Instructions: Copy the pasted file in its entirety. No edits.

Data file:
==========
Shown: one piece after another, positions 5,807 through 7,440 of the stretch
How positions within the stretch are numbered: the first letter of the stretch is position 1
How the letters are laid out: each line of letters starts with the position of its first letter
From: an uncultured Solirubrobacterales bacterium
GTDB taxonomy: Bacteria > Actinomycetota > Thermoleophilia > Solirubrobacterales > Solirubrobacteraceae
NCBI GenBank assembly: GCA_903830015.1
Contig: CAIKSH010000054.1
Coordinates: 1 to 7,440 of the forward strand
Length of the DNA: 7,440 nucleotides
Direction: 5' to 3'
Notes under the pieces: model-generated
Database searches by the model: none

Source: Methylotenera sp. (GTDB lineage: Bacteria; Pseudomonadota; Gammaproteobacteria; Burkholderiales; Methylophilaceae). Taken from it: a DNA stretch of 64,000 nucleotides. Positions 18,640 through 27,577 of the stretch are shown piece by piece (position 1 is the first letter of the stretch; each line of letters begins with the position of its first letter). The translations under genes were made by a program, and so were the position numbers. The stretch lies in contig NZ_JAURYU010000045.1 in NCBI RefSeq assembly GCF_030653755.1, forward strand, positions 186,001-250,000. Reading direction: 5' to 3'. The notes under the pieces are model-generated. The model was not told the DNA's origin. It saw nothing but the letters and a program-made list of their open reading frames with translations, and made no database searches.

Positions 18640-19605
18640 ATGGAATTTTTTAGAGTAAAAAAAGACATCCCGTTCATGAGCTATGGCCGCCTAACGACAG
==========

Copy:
Shown: one piece after another, positions 5,807 through 7,440 of the stretch
How positions within the stretch are numbered: the first letter of the stretch is position 1
How the letters are laid out: each line of letters starts with the position of its first letter
From: an uncultured Solirubrobacterales bacterium
GTDB taxonomy: Bacteria > Actinomycetota > Thermoleophilia > Solirubrobacterales > Solirubrobacteraceae
NCBI GenBank assembly: GCA_903830015.1
Contig: CAIKSH010000054.1
Coordinates: 1 to 7,440 of the forward strand
Length of the DNA: 7,440 nucleotides
Direction: 5' to 3'
Notes under the pieces: model-generated
Database searches by the model: none

Source: Methylotenera sp. (GTDB lineage: Bacteria; Pseudomonadota; Gammaproteobacteria; Burkholderiales; Methylophilaceae). Taken from it: a DNA stretch of 64,000 nucleotides. Positions 18,640 through 27,577 of the stretch are shown piece by piece (position 1 is the first letter of the stretch; each line of letters begins with the position of its first letter). The translations under genes were made by a program, and so were the position numbers. The stretch lies in contig NZ_JAURYU010000045.1 in NCBI RefSeq assembly GCF_030653755.1, forward strand, positions 186,001-250,000. Reading direction: 5' to 3'. The notes under the pieces are model-generated. The model was not told the DNA's origin. It saw nothing but the letters and a program-made list of their open reading frames with translations, and made no database searches.

Positions 18640-19605
18640 ATGGAATTTTTTAGAGTAAAAAAAGACATCCCGTTCATGAGCTATGGCCGCCTAACGACAG